Food Waste

How an app is helping Bristol businesses team up with locals to fight food waste

By Melissa Meakins

Melissa Meakins

The Too Good To Go food waste app is used by Bristol businesses such as The Bristol Loaf and Bosco Pizzeria, as well as national chains in the city such as Morrisons and Costa Coffee to prevent food waste. Too Good To Go’s Regional Lead for the South West and Wales, Melissa Meakins, calls on food businesses and the citizens of Bristol to use such apps to fight food waste.

When was the last time you saw a supermarket worker putting fresh produce in the bin? Or a cafe stocked with unsold cakes at the end of the shift? Every day, food doesn’t sell in time in businesses all over Bristol. 

It happens in all food businesses – from local bakeries to industrial suppliers – and there can be lots of different reasons for it, from an unexplained dip in customers, meaning a café is left with a handful of unsold pastries, to an unexpected restaurant closure, meaning a cheese supplier is left with tonnes of unused cheese. But the risk is the same: when food doesn’t sell in time, there’s a good chance it will go to waste, even if it’s still perfectly edible.

And that’s a big problem. 

Globally, a third of food produced for human consumption is wasted, and climate scientists have said this is one of the biggest threats to our planet. 

After all, when food goes to landfill, it produces methane – a greenhouse gas 27 times more potent than carbon dioxide. But that’s not the only problem: when food gets wasted, it’s not just the food we waste – it’s everything that went into producing it, like water, energy and transportation, putting needless strain on our earth.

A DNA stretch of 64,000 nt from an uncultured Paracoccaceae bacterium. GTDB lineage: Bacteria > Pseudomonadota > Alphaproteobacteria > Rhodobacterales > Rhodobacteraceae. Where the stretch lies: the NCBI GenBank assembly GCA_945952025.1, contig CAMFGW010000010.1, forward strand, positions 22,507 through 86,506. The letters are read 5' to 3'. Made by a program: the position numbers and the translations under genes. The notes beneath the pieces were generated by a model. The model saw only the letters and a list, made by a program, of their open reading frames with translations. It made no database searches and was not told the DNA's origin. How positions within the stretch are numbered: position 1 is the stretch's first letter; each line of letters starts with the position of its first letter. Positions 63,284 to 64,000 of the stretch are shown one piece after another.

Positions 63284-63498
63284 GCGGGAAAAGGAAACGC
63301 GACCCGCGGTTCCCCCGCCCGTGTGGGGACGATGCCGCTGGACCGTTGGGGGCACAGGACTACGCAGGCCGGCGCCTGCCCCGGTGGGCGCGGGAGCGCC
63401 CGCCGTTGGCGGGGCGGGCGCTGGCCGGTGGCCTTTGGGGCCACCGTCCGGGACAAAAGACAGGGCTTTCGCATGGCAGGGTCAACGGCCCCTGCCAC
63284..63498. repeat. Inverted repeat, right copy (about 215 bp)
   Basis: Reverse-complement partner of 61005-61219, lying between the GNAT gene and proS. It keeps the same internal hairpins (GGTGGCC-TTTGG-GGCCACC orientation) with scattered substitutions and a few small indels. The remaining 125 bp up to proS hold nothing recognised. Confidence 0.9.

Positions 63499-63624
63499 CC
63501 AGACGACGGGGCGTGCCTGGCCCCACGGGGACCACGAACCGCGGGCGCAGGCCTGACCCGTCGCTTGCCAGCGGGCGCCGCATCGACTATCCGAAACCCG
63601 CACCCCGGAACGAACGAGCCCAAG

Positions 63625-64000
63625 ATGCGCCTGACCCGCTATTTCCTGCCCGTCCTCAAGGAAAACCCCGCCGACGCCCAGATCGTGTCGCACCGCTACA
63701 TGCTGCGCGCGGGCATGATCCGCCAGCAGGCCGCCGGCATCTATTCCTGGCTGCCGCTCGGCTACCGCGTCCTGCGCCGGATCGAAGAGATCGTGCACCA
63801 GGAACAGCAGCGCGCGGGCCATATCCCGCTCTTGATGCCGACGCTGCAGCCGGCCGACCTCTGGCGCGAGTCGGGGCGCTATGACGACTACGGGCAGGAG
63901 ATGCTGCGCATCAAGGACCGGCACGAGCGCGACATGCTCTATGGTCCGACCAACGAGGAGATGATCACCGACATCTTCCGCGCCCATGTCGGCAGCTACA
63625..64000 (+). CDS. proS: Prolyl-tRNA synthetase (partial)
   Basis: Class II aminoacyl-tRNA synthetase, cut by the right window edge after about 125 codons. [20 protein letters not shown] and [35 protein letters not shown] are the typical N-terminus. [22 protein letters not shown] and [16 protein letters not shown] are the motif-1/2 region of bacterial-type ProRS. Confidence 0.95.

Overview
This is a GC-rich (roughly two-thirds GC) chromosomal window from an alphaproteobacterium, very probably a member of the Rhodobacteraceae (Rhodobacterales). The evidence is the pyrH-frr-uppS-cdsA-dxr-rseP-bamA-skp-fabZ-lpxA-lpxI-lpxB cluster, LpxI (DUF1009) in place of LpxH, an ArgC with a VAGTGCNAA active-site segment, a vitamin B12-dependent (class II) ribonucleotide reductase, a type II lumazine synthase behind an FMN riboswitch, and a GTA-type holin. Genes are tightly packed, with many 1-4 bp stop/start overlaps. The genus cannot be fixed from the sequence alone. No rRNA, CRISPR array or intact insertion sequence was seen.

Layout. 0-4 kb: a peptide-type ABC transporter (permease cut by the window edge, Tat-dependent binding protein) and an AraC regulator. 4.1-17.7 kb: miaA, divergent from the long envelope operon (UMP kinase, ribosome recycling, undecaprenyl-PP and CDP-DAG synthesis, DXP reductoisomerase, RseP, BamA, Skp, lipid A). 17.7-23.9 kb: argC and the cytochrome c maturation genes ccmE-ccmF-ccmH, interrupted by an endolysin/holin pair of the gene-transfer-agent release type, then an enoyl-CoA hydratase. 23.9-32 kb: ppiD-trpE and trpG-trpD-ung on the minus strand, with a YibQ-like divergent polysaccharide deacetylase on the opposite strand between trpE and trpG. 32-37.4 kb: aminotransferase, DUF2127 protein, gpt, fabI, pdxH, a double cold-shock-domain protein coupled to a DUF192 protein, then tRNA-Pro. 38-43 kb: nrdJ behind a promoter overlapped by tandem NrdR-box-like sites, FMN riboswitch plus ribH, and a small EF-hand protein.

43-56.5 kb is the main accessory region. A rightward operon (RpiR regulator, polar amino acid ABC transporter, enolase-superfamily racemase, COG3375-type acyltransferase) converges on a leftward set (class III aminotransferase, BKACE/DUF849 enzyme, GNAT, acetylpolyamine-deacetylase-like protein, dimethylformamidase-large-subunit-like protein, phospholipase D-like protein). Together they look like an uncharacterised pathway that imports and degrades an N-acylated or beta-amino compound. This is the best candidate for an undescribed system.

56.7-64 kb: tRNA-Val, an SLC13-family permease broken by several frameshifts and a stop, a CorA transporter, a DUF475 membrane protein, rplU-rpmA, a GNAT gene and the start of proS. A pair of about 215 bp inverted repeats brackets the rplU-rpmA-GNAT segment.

The Too Good To Go app was created to come to the rescue of this food, and put an end to the damage it does to our planet.

Too Good To Go bag

How it works is simple: businesses list their unsold food on the app at the end of each shift. Local users browse the app to see what’s available, buy food that tickles their fancy, then pick it up from the business at the allocated time. 

It means businesses don’t have to waste anything, and customers get delicious food for a great price. Since 2016, our users have saved more than 2.8 million meals in the UK alone, and almost 100,000 from Bristol businesses like The Bristol Loaf and Bosco Pizzeria, as well as national chains like Morrisons and Costa Coffee.

The scheme has prevented more than 7000 tonnes of CO2 in the UK – the equivalent of around 31,000 return flights to Berlin.

In the past year, with the challenges the food industry has faced due to the pandemic, the formula has come to the rescue of local manufacturers and wholesalers such as Buckley & Beale. When restaurants and cafés were forced to close at the onset of COVID-19, many suppliers were left with large volumes of unsold food. Together, we were able to get that food – from gourmet chocolate, to award-winning blue cheese – into kitchen cupboards of grateful foodies. 

But we don’t plan to stop there. 

At Too Good To Go, we dream of a planet with no food waste. And considering that more than 70% of the UK’s food waste happens in the home, it means we’re going to need to team up with influential figures and organisations to change the way society thinks about food.

Our dedicated ‘Movement’ team works across all 15 countries to do exactly that, working with politicians and corporations to enact meaningful change – from making it easier to understand best before labels on mass-produced food, to campaigning for food waste to be on the agenda of city waste-prevention policies. 

Each and every food business we’re teamed up with helps us strengthen the fight against food waste. So if you have a business with unsold food, get in touch – we can have you up and running in less than five minutes. And if you want to help the fight against food waste and grab a bargain along the way, sign up to a food waste app today!

Join the conversation

So, what change do you want to see happen that will transform food in Bristol by 2030? Do you already have an idea for how Bristol can make this happen? Join the conversation now.

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